Liquid phase oxidation quantitative analysis of biodiesel/diesel blends by differential TG and DTA
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The oxidative stability of biodiesel/diesel blends is usually evaluated from the released gaseous phase change characteristics, without analyzing what happens in liquid phase. Depending on the storage and/or heating conditions, gums and insoluble organic particulates may be formed in liquid phase by oxidation. To contribute to the evaluation of this oxidized heavier components formation in liquid phase, a new thermal analysis quantitative method was developed by the authors, which was applied to diesel oil/soybean biodiesel blends having from 5 to 20 vol% of the latter. The method consists on obtaining differential thermogravimetric curves (DIFTG), subtracting the TG curve obtained in inert atmosphere from the TG curve of the same sample obtained in air, which, actually, shows how and how much accumulated oxidized mass is being formed in liquid phase during analysis. Corresponding thermal effects are quantified by differential DTA (DIFDTA) curves, subtracting respective DTA curves in N2 from those in air. The results show that, as the biodiesel content is increased, a higher amount of heavy oxidized products remains in liquid phase of the blend, up to the respective much higher decomposition temperatures. This fact is confirmed by estimating the activation energies as a function of the mass loss conversion degree, which shows that the higher is the formation rate of the liquid phase oxidized mass in a blend, the higher is the activation energy needed for its decomposition and the higher is the blend ignition temperature, which is a polynomial function of second order of the biodiesel content.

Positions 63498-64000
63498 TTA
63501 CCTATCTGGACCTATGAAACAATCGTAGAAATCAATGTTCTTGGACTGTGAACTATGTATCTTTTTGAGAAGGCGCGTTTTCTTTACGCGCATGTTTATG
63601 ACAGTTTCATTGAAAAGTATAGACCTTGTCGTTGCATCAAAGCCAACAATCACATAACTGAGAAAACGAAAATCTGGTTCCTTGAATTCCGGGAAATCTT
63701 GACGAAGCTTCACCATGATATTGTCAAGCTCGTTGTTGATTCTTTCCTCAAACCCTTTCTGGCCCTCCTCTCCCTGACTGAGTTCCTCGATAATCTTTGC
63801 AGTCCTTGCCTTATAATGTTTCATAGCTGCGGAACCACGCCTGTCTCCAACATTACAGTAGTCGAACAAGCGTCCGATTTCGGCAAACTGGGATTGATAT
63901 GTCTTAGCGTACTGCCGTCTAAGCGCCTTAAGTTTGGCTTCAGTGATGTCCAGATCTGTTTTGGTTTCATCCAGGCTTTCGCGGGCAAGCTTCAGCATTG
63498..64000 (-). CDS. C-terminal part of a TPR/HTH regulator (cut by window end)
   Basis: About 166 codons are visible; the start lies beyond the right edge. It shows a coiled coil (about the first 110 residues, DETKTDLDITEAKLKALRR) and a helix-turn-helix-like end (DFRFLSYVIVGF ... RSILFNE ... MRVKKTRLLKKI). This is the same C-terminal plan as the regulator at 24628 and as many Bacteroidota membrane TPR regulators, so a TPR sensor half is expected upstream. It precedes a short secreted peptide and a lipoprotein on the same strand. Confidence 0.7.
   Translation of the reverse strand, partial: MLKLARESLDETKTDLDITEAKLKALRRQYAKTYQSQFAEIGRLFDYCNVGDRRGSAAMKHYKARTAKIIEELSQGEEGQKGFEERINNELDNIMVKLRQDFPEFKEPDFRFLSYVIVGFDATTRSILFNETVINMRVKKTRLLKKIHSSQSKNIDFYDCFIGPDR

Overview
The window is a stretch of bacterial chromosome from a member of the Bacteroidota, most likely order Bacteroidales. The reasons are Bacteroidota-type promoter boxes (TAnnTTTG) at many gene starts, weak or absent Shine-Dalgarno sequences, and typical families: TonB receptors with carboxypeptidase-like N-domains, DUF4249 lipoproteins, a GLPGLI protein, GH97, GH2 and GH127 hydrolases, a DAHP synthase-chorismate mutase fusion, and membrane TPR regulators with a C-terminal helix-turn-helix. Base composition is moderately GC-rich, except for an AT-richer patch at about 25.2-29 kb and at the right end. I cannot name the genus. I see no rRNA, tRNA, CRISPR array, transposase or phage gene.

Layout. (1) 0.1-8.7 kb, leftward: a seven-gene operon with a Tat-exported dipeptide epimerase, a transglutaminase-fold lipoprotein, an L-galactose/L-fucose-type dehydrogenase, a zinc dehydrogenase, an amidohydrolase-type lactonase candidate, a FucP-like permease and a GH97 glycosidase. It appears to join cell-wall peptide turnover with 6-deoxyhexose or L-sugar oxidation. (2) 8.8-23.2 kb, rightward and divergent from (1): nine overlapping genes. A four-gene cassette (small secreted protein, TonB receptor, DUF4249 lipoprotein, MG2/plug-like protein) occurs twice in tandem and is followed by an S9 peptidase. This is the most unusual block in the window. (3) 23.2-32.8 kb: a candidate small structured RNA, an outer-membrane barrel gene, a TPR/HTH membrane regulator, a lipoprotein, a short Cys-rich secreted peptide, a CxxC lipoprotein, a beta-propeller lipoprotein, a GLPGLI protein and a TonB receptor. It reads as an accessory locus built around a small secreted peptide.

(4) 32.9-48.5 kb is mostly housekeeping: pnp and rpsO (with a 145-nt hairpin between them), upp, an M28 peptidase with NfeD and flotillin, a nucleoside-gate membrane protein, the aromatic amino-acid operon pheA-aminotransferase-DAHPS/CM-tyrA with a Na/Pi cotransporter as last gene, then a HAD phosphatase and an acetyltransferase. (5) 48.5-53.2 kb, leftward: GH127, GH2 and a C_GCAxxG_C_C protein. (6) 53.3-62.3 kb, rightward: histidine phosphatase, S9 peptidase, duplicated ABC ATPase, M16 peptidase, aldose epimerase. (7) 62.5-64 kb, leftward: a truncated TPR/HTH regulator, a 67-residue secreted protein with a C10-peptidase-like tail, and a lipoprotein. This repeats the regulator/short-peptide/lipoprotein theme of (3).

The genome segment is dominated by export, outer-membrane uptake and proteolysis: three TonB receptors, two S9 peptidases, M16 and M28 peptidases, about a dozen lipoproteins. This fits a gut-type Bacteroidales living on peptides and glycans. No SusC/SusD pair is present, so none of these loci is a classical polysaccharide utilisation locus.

KeywordsDiesel/biodiesel blend Oxidation in liquid phase Ignition and decomposition temperature DIFTG and DIFDTA
To the Brazilian National Research Council—CNPq.
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